Resolution Trust Corp. v. Everhart, 837 F. Supp. 155 (E.D. Va. 1993)
November 19, 1993
Edgar S. EVERHART, et al., Defendants.
United States District Court, E.D. Virginia, Norfolk Division.
Joseph J. Giordano, John S. Nevin, James A. Johnson, Richard A. Froehlinger, Semmes, Bowen & Semmes, Baltimore, MD and Nancy R. Grunberg, D. Annette Fields, Mark D. Director, Fields & Director, P.C., Washington, DC and A. Gregory Melchior, Karen L. Kropp, Patricia K. Horton, Resolution Trust Corp., Atlanta, GA, for plaintiff.
Timothy A. Coyle, Martha Martin Poindexter, Francis N. Crenshaw, Crenshaw, Ware & Martin, Norfolk, VA, for Edgar S. Everhardt.
Jerrold G. Weinberg, Weinberg & Stein, P.C., Norfolk, VA and John K. Villa, John D. Cline, Williams & Connolly, Washington, DC, for Robert F. Babb, Thomas N. Downing, Philip S. Farrand, Roy B. Martin, Jr., Corbin B. White, and Barkley C. Winn.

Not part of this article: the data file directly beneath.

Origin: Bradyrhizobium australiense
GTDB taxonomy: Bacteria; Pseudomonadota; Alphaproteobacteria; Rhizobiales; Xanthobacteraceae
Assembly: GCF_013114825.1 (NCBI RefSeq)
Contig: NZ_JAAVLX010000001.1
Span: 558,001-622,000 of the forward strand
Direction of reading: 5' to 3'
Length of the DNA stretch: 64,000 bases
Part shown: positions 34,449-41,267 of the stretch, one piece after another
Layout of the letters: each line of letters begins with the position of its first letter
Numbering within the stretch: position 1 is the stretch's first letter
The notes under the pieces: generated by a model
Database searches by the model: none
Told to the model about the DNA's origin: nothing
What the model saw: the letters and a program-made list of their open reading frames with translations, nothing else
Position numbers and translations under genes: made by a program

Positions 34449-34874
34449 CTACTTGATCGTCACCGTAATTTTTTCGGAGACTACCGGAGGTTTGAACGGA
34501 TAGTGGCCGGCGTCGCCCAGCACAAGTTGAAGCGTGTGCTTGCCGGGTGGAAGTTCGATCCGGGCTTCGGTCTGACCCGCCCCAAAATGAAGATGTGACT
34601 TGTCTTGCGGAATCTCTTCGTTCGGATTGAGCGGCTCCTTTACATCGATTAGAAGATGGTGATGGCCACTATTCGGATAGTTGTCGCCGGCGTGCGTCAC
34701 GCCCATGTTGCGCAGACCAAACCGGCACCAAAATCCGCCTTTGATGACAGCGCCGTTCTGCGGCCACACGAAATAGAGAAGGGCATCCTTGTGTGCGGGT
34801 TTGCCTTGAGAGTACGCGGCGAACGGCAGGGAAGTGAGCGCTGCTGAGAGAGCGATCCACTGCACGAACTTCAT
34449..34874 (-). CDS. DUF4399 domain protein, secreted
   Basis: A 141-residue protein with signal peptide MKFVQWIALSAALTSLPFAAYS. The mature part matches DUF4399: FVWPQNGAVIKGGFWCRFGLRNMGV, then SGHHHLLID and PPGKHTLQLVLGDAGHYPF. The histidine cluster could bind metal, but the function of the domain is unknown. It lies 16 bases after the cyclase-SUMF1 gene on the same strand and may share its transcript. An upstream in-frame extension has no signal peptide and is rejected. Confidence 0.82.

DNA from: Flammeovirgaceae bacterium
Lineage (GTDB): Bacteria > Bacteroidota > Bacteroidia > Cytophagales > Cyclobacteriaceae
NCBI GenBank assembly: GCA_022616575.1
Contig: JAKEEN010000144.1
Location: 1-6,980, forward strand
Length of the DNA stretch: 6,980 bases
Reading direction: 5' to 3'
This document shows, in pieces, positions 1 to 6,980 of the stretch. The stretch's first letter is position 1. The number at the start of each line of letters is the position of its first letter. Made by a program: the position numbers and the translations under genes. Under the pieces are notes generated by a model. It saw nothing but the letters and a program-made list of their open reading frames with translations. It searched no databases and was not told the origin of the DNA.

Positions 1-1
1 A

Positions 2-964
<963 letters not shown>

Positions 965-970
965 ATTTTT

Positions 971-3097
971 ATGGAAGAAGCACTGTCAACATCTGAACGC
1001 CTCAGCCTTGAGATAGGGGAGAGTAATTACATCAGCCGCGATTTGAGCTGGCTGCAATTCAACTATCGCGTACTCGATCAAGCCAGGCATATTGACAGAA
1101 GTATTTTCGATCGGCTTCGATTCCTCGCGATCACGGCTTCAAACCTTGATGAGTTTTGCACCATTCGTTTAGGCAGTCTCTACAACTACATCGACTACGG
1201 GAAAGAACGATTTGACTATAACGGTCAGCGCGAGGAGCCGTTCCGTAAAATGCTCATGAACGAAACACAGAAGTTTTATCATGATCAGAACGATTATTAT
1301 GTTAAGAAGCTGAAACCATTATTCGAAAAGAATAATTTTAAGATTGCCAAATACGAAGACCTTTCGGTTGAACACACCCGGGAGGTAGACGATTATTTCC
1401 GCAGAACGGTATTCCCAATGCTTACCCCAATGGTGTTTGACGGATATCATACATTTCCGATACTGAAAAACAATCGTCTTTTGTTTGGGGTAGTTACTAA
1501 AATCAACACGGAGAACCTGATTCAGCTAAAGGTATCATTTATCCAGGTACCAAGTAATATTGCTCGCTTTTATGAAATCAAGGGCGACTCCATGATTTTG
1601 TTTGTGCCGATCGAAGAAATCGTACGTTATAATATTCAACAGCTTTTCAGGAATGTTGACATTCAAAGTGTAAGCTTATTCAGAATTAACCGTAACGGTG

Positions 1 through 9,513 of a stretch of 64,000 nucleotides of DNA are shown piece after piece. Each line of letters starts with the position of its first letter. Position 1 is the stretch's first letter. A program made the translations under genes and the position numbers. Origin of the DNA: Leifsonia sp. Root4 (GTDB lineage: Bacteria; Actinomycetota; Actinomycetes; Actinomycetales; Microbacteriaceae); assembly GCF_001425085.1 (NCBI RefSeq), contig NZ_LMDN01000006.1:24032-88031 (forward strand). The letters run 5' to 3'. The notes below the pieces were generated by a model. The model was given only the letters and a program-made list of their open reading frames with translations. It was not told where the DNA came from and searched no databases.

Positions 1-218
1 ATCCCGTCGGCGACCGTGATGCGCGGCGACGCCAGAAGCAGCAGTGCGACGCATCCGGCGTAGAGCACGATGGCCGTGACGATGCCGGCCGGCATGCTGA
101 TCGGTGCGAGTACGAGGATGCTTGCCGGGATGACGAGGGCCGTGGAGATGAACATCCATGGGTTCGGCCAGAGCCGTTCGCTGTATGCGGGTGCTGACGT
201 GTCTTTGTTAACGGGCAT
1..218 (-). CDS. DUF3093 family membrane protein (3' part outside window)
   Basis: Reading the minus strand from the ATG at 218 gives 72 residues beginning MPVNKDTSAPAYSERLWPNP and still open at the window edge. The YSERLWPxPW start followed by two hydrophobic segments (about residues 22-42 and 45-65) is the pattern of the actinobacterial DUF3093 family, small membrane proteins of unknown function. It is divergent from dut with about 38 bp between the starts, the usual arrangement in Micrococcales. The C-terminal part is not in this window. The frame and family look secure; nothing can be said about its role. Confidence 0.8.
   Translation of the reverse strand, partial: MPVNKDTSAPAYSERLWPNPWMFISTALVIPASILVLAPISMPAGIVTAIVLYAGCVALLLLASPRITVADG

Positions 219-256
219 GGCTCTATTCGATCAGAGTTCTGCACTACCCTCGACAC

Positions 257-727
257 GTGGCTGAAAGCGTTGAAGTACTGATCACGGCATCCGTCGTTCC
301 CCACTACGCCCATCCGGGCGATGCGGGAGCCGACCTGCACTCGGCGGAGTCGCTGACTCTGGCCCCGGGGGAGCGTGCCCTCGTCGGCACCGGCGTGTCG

Peter Lake, Charles M. Lollar, Heilig, McKenry, Fraim & Lollar, Norfolk, VA, for Hugh L. Dougherty, Jr.
Alexander P. Smith, Norfolk, VA and Melvin J. Radin, Norfolk, VA, for Harry Knickerbocker.
David Young Faggert, Stewart J. Sacks, Faggert & Freiden, P.C., Chesapeake, VA, for interested party Virginia Beach Federal Sav. Bank.
Jerry Lee Bowman, Robert W. McFarland, McGuire, Woods, Battle & Boothe, Norfolk, VA, for Mrs. Frank M. Miles, Patricia M. King, Nationsbank, N.A. (formerly Sovran Bank, N.C.), trustee of Frank M. Miles Family Trust A and the Frank M. Miles Marital Trust B.
*156 MEMORANDUM OPINION
RICHARD L. WILLIAMS, Senior District Judge.
This matter is before the Court on defendants' motion for summary judgment or, in the alternative, partial summary judgment pursuant to Fed.R.Civ.Proc. 56. For the reasons stated below, the Court grants defendants' motion for summary judgment.